SOURCE: Judicial Watch

March 17, 2008 13:14 ET

Judicial Watch Obtains Official Pardon Application for Fugitive Marc Rich From Clinton Presidential Library

Judicial Watch Lawsuit to Force the Release of Hillary Clinton's Daily Schedule Records by March 20

WASHINGTON, DC--(Marketwire - March 17, 2008) - Judicial Watch, the public interest group that investigates and prosecutes government corruption, announced today that it has obtained the official pardon application submitted to the Clinton White House by attorney Jack Quinn on December 11, 2000, on behalf of former fugitive Marc Rich, who fled the United States in 1983 to avoid prosecution on racketeering, wire fraud and tax evasion charges. The fugitive Rich was one of about 140 criminals who received pardons from Bill Clinton in the last hours of his administration on January 20, 2001. The pardon application was made available in response to a Judicial Watch Freedom of Information Act (FOIA) request made on August 8, 2006.

The Rich pardon was particularly scandalous because of large contributions made by Denise Rich, Marc Rich's ex-wife, to Hillary Clinton's Senate campaign and to the Clinton Presidential Library foundation in the months leading up to the Rich pardon. The Rich pardon application includes a letter excerpt from Denise Rich: "My husband and I could not return to the United States because... no one would listen -- all the prosecutors appeared to think about was the prospect of imprisoning Marc for the rest of his life. With a life sentence at stake, and press and media fueled by the US. Attorney, we felt he had no choice but to remain out of the country," Denise Rich wrote. The National Archives, under the direction of Bill Clinton, continues to withhold from public disclosure hundreds of pages regarding the pardons.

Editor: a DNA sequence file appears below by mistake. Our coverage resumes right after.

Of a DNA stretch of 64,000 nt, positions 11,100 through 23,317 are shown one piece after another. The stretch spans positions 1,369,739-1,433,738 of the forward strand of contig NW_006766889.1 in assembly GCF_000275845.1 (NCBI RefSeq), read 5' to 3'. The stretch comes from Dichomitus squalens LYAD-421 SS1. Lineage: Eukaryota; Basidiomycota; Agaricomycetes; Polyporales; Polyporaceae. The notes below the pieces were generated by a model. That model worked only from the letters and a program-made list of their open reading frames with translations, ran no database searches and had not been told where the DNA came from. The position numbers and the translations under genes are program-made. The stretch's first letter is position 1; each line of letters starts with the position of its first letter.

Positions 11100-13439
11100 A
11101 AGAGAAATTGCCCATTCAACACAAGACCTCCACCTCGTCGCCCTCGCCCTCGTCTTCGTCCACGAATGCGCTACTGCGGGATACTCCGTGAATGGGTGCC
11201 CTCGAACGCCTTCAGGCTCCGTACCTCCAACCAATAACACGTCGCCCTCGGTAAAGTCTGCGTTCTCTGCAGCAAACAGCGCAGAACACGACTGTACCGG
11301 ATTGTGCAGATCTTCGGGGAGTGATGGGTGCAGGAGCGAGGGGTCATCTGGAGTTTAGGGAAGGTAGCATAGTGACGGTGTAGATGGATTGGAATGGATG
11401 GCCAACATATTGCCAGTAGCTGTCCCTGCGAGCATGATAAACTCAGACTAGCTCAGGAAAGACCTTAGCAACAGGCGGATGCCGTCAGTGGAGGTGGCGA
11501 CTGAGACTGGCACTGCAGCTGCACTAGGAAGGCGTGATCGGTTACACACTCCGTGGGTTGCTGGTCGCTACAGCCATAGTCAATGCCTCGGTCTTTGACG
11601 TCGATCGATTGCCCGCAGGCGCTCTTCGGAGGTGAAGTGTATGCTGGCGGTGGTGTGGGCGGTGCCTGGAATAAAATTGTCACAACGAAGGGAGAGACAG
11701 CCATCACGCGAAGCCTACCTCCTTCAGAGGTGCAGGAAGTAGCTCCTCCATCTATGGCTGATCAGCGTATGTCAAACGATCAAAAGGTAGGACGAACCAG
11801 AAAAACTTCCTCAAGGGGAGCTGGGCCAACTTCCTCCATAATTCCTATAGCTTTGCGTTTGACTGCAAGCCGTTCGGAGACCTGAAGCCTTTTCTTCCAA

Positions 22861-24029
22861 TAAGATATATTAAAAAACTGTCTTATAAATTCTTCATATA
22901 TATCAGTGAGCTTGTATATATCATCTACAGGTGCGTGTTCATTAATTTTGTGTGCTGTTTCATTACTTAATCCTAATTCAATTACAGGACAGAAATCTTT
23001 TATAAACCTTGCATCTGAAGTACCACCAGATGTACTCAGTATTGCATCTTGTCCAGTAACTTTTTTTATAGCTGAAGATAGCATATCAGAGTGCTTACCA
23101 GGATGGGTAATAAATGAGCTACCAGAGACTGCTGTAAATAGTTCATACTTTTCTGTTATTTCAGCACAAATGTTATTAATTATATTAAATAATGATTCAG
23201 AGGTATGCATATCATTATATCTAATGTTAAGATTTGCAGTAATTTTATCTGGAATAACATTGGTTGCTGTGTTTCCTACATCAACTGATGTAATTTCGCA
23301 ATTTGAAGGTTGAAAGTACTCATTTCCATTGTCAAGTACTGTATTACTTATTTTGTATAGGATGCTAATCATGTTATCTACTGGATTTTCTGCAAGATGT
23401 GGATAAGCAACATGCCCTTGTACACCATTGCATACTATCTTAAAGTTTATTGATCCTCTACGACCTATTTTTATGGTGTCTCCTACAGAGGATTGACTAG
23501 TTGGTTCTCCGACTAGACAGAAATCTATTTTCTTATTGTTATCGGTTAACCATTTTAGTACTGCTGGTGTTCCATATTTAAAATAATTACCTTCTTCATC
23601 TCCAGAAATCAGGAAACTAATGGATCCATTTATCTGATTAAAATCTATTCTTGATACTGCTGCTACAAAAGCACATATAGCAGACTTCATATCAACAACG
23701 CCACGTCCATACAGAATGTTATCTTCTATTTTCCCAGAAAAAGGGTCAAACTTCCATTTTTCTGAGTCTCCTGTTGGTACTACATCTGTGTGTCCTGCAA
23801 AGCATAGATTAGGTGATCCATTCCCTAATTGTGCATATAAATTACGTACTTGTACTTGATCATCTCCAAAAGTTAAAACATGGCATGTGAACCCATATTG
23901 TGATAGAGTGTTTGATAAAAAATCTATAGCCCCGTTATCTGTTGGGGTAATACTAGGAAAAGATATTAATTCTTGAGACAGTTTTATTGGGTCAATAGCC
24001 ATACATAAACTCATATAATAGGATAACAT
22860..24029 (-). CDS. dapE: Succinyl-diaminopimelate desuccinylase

"Denise Rich personally appealed to the Clinton administration to pardon her ex-husband while she was dumping large amounts of cash into the Clintons' coffers," said Judicial Watch President Tom Fitton. "If that's not a quid pro quo, I don't know what is."

Key members of Bill Clinton's own staff were opposed to the Rich pardon. Three White House officials, White House Chief of Staff John Podesta, White House counsel Beth Nolan and deputy counsel Bruce Lindsey all testified to Congress that they recommended against granting a pardon to Rich. Just one month after he received the pardon, Rich reportedly served as a middle man for several of Iraq's suspect oil deals in the infamous UN Oil-for-Food scandal, which allowed Saddam Hussein's Iraqi regime to pocket billions of dollars intended for humanitarian aid to the Iraqi people. (R. Emmett Tyrrell, Jr., in his recent book "The Clinton Crack-Up," reports that Bill Clinton met with Rich in Geneva since leaving the White House.)

In other news related to Judicial Watch's investigation of Clinton Presidential Library records, Judicial Watch expects to receive 10,000 pages of former First Lady Hillary Clinton's daily schedule records by March 20, 2008, the date of a status hearing in Judicial Watch's lawsuit in the matter [Judicial Watch, Inc. v U.S. National Archives and Records Administration, Civil Action No: 1:07-cv-01267 (JR)].

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